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Mom's Recipe for Embracing Change

Mom's Recipe for Embracing Change

You might have heard the ole adage, 'There's only two things you can count on in life - death and taxes." Well, I'd like to add "change" to that list. No matter how you slice it, change is inevitable. Try all you want to dig your heels in and keep things exactly as they are, and the result will only cause you to suffer. Adaptability is the key.

The Nature of Change

Mom's Recipe for Embracing Change

I happen to love change. Take nature for example. The picture you see to the left is one I took as I walked my two dogs in a nearby nature preserve near Dallas, Texas. Notice the wintry-looking bare trees surrounded by the colorful wildflowers as Spring begins to emerge. (The dogs are pretty cute too!)

The picture is a reminder to me that behind every 30-degree blustery winter day, there is a bright and colorful future coming soon. It gives me hope and encouragement to continue moving forward, one step at a time - to be present and embrace the moment in all its grace and beauty. Although change is inevitable, not everyone finds it easy to adapt to the change.

Choose to Change

Some people like to stay in their comfort zone. No harm in that. But what if staying where you are is causing you to suffer? Maybe the suffering has been going on so long that you just decided to live with it. It's like a chronic pain or discomfort that you accept as status-quo, and well, it's just easier to ignore it than do something about it.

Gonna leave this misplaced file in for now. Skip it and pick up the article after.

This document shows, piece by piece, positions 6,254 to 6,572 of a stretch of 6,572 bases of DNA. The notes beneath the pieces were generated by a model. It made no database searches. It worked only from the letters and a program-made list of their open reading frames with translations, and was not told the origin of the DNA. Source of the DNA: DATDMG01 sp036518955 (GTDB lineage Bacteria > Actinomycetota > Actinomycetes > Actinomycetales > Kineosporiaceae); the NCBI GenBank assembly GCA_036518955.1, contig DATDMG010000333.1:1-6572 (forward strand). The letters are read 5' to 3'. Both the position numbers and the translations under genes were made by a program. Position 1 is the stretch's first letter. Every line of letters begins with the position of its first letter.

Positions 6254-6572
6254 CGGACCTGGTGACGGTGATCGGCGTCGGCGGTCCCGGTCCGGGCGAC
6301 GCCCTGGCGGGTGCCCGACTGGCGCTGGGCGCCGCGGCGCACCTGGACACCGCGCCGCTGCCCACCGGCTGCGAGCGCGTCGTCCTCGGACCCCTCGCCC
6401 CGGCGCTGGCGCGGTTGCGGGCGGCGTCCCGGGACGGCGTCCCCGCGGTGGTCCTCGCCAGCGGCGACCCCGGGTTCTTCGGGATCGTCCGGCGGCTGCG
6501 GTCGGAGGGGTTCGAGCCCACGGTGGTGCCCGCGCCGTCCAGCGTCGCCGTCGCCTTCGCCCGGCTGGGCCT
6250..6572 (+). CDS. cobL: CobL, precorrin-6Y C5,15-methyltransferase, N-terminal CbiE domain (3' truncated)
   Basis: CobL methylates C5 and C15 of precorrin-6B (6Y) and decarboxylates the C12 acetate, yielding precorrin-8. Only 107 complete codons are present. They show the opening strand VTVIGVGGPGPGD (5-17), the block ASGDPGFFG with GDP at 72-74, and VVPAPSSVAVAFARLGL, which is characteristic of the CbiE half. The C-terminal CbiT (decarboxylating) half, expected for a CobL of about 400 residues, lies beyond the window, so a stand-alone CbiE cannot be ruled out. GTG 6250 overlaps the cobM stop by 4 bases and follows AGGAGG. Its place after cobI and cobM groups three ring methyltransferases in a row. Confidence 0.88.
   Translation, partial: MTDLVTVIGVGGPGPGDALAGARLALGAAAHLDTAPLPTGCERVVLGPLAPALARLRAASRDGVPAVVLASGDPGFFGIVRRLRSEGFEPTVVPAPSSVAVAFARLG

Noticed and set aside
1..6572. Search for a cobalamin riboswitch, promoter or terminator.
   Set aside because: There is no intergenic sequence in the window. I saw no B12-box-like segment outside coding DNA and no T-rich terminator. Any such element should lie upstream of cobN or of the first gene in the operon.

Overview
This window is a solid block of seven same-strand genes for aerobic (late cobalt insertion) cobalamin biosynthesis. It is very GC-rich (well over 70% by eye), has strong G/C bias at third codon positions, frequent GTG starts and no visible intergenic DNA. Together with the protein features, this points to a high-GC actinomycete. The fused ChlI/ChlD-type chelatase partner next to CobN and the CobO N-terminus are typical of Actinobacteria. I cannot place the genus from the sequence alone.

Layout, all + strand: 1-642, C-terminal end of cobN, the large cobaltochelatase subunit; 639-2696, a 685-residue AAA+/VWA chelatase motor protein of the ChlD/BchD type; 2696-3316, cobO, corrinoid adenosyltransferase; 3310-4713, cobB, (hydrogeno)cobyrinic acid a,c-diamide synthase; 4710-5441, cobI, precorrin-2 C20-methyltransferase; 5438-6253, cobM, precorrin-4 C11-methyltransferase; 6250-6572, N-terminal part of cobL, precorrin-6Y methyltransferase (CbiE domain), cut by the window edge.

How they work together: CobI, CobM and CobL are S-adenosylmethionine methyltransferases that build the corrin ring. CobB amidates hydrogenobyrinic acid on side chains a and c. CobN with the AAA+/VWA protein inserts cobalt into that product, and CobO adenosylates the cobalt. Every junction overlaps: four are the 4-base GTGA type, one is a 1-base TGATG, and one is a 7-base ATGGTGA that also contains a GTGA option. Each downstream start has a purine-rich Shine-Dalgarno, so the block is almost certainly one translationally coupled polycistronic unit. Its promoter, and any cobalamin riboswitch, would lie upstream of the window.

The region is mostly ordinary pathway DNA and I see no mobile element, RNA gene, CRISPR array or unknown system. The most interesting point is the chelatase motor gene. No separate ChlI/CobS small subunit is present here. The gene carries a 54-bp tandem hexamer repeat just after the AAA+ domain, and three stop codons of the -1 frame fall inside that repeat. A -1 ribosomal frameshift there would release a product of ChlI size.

Or maybe you have a friend or partner in your life who treats you badly. You know, the kind of people in your life who make you feel what I describe as "small and crunchy." They fill you with self-doubt and chip away at your confidence.

So, what if one day you woke up and said, "Enough! I deserve better." You turn that self-doubt into self-love and choose not to suffer. You decide that you are worth having a happy heart, and a life filled with people who cherish and respect you.

I know it's easier said than done. Change doesn't happen over night. Small shifts lead to big change. So, I thought I'd give you a little kickstart on your journey to creating the change you desire with a little recipe from my dear ole mom.

Ingredient #1: Accept Change

That beautiful, happy, gray-haired woman that I have my arm around in the cover photo above and with my dad below is my mom, Lilith Kopman. She is about to be 85 years old, and she is my hero. This past year she experienced two heart-breaking changes that, unfortunately, is unavoidable for most of us in our life time. First, after 63 years of marriage, she lost her husband, who was the love-of-her-life, to a grueling battle with cancer.

This prompted the second change. After living in the same house on Long Island, New York for nearly 60 years, she is moving to Dallas to live near me.

Despite these profound lifetime changes, Mom is doing adapting well. Yes, it's still overwhelming and emotionally draining as she sifts through decades of old photos and decides on what items to take or leave behind. But she marches on, one step at a time.

Mom's Recipe for Embracing Change

I believe one reason she is adapting so well is because she accepts that change is inevitable. I actually didn't know if she would survive the loss of my dad, but once he passed, she chose to accept her fate and move on to the next chapter of her life.